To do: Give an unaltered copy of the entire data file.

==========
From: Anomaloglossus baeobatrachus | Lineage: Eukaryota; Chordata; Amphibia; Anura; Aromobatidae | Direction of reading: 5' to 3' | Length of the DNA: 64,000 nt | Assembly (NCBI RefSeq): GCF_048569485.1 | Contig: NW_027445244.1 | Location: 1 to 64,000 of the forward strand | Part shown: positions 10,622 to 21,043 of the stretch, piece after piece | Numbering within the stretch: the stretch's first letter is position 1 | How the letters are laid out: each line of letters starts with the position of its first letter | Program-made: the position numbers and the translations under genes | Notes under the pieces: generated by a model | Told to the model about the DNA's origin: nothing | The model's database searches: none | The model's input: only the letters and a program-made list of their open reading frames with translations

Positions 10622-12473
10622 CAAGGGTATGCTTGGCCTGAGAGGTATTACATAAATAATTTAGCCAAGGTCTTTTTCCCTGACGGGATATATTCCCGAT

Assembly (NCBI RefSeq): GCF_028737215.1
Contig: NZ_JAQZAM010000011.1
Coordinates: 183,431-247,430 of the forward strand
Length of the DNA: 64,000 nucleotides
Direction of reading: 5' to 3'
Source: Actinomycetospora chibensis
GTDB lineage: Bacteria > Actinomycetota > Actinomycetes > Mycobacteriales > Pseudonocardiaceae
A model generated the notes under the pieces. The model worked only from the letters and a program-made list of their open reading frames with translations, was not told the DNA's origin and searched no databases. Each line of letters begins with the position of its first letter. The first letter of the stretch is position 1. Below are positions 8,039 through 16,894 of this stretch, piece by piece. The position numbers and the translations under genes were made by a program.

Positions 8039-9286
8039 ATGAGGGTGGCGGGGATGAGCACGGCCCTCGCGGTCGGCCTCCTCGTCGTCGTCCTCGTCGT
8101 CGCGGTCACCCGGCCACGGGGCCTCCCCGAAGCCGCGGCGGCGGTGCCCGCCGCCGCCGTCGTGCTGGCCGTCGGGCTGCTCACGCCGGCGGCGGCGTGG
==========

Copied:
From: Anomaloglossus baeobatrachus | Lineage: Eukaryota; Chordata; Amphibia; Anura; Aromobatidae | Direction of reading: 5' to 3' | Length of the DNA: 64,000 nt | Assembly (NCBI RefSeq): GCF_048569485.1 | Contig: NW_027445244.1 | Location: 1 to 64,000 of the forward strand | Part shown: positions 10,622 to 21,043 of the stretch, piece after piece | Numbering within the stretch: the stretch's first letter is position 1 | How the letters are laid out: each line of letters starts with the position of its first letter | Program-made: the position numbers and the translations under genes | Notes under the pieces: generated by a model | Told to the model about the DNA's origin: nothing | The model's database searches: none | The model's input: only the letters and a program-made list of their open reading frames with translations

Positions 10622-12473
10622 CAAGGGTATGCTTGGCCTGAGAGGTATTACATAAATAATTTAGCCAAGGTCTTTTTCCCTGACGGGATATATTCCCGAT

Assembly (NCBI RefSeq): GCF_028737215.1
Contig: NZ_JAQZAM010000011.1
Coordinates: 183,431-247,430 of the forward strand
Length of the DNA: 64,000 nucleotides
Direction of reading: 5' to 3'
Source: Actinomycetospora chibensis
GTDB lineage: Bacteria > Actinomycetota > Actinomycetes > Mycobacteriales > Pseudonocardiaceae
A model generated the notes under the pieces. The model worked only from the letters and a program-made list of their open reading frames with translations, was not told the DNA's origin and searched no databases. Each line of letters begins with the position of its first letter. The first letter of the stretch is position 1. Below are positions 8,039 through 16,894 of this stretch, piece by piece. The position numbers and the translations under genes were made by a program.

Positions 8039-9286
8039 ATGAGGGTGGCGGGGATGAGCACGGCCCTCGCGGTCGGCCTCCTCGTCGTCGTCCTCGTCGT
8101 CGCGGTCACCCGGCCACGGGGCCTCCCCGAAGCCGCGGCGGCGGTGCCCGCCGCCGCCGTCGTGCTGGCCGTCGGGCTGCTCACGCCGGCGGCGGCGTGG